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UN Office for the Coordination of Humanitarian Affairs
08 February 2007

SUDAN: Violence continues to limit Darfur aid operations

NAIROBI, 8 Feb 2007 (IRIN) - Humanitarian operations in the western Sudanese region of Darfur have resumed in some areas but security concerns are still restricting activities in others, the United Nations Mission in Sudan (UNMIS) said.

Operations had resumed in Khor Abeche in South Darfur and the eastern Jebel Marra in North Darfur, and negotiations are going on with a wing of the Sudan Liberation Army led by Minni Minnawi on improving access to areas controlled by the former rebels in South Darfur.

However, activities had not yet resumed in Gereida, South Darfur, because there were no safety guarantees, UNMIS said on Wednesday. An attack against six humanitarian compounds on 18 December led to the withdrawal of NGO staff and seriously compromised delivery of food, clean water and healthcare to 130,000 displaced people.

The resumption in operations comes amid renewed efforts to revive the Darfur peace process. Speaking in New York, UN Secretary-General Ban Ki-moon said his envoy for Darfur, Jan Eliasson, and the African Union’s (AU) Salim Ahmed Salim, would travel to Khartoum and Darfur for talks with government and rebel representatives.

According to UNMIS, an estimated 30,000-35,000 people have been displaced since December in East Jabal Marra after attacks by government militia. Another 5,000 in Garal Ghanam, North Darfur, have fled into the hills after attacks in January.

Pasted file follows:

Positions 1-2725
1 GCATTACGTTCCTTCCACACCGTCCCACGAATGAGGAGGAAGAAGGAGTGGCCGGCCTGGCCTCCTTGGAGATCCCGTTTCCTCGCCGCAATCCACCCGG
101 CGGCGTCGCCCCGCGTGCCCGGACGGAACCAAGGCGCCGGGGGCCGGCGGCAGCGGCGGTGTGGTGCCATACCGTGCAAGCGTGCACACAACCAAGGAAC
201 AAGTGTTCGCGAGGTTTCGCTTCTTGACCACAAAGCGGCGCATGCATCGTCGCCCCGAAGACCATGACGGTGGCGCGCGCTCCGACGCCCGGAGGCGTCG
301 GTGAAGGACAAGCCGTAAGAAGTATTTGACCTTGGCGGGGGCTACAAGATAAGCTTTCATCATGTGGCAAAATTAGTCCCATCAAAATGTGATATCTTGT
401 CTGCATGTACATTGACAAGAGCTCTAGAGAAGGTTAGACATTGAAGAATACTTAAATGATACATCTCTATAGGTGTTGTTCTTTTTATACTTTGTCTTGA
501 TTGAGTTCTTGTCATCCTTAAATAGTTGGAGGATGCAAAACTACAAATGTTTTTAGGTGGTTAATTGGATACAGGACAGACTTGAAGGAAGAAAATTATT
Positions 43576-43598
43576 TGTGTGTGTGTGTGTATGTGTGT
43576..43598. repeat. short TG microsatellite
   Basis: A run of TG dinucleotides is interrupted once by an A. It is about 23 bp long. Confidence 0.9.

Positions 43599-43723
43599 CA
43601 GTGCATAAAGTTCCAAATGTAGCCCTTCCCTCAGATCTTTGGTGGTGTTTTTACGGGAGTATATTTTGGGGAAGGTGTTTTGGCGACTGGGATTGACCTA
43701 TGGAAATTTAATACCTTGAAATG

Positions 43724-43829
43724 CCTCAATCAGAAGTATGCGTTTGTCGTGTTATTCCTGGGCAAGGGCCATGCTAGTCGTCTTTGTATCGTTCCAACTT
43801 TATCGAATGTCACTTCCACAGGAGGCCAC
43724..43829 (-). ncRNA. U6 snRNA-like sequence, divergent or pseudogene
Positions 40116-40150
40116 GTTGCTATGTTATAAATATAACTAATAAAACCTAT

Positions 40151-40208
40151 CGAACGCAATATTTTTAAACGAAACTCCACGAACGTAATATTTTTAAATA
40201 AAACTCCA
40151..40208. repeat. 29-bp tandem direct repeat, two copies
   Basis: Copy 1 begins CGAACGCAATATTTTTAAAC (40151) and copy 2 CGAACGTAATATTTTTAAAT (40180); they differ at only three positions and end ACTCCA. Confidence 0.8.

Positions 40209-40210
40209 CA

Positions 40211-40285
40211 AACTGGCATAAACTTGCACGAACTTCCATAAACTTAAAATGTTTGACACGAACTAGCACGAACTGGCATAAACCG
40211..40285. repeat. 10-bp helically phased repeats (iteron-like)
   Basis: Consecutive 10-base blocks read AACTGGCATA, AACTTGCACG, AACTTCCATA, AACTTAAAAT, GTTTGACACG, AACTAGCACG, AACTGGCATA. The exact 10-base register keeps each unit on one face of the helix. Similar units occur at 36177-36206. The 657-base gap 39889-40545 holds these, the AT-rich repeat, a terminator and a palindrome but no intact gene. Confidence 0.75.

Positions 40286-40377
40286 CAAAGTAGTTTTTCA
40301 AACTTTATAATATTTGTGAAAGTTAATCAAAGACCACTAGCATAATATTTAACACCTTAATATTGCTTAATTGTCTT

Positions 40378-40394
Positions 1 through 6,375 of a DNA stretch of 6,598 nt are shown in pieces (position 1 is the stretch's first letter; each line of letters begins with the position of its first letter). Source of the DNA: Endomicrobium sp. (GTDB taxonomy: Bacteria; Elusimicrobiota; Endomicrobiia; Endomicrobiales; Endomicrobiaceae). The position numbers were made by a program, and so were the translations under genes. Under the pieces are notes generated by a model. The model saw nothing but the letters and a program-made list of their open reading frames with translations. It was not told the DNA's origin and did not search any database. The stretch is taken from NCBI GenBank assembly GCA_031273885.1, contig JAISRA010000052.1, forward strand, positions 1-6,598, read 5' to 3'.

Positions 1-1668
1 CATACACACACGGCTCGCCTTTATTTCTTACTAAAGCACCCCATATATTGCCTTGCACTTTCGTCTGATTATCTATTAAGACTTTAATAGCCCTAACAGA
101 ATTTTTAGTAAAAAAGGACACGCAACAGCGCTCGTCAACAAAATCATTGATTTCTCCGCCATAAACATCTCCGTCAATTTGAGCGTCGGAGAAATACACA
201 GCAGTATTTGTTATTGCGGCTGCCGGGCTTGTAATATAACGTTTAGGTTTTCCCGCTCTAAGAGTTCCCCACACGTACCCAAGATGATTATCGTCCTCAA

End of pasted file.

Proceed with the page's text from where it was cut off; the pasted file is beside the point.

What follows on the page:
There has been no let-up in the violence. On 1 February, for example, an AU police officer was shot dead in Kassab camp, Kutum, in North Darfur, in a carjacking. On Wednesday, four armed gunmen raided an NGO compound in Zamzam town, North Darfur, commandeered a vehicle and drove off.

The UN and aid agencies estimate that more than 250,000 people have been displaced by fighting in Darfur in the past six months, many of them fleeing for the second or third time. Over the same period, 12 relief workers were killed and armed groups launched 30 attacks on NGOs and UN compounds.

Prompted by the volatile situation, 13 aid agencies and the International Organization for Migration had warned on 17 January that repeated military attacks, shifting frontlines and fragmentation of armed groups had compromised safe humanitarian access.

Last week, the UN Acting Emergency Relief Coordinator Margareta Wahlström urged all parties to the Darfur conflict to stop attacks on the 13,000 aid workers across the region. "Every day there are more people who need our help, yet our colleagues are being threatened by all sides," she said in a statement on 2 February.

The Darfur conflict started in 2003, when government forces and allied militias started fighting rebel groups seeking greater autonomy for the region. Aid agencies estimate that 200,000 people have died and at least two million more have been displaced by the violence.

In August 2006, the UN Security Council voted to send blue berets to bolster the AU peacekeeping mission. Sudan, however, rejected a UN presence, saying it would only allow technical support personnel to be deployed to help the African force.

Speaking to reporters in New York on Tuesday, UN Under-Secretary-General for Peacekeeping Operations Jean-Marie Guéhenno said the uncertainty was delaying offers by countries to contribute to the hybrid force.



This material comes to you via IRIN, a UN humanitarian information unit, but may not necessarily reflect the views of the United Nations or its agencies. If you re-print, copy, archive or re-post this item, please retain this credit and disclaimer. Quotations or extracts should include attribution to the original sources. All materials copyright © UN Office for the Coordination of Humanitarian Affairs 2007

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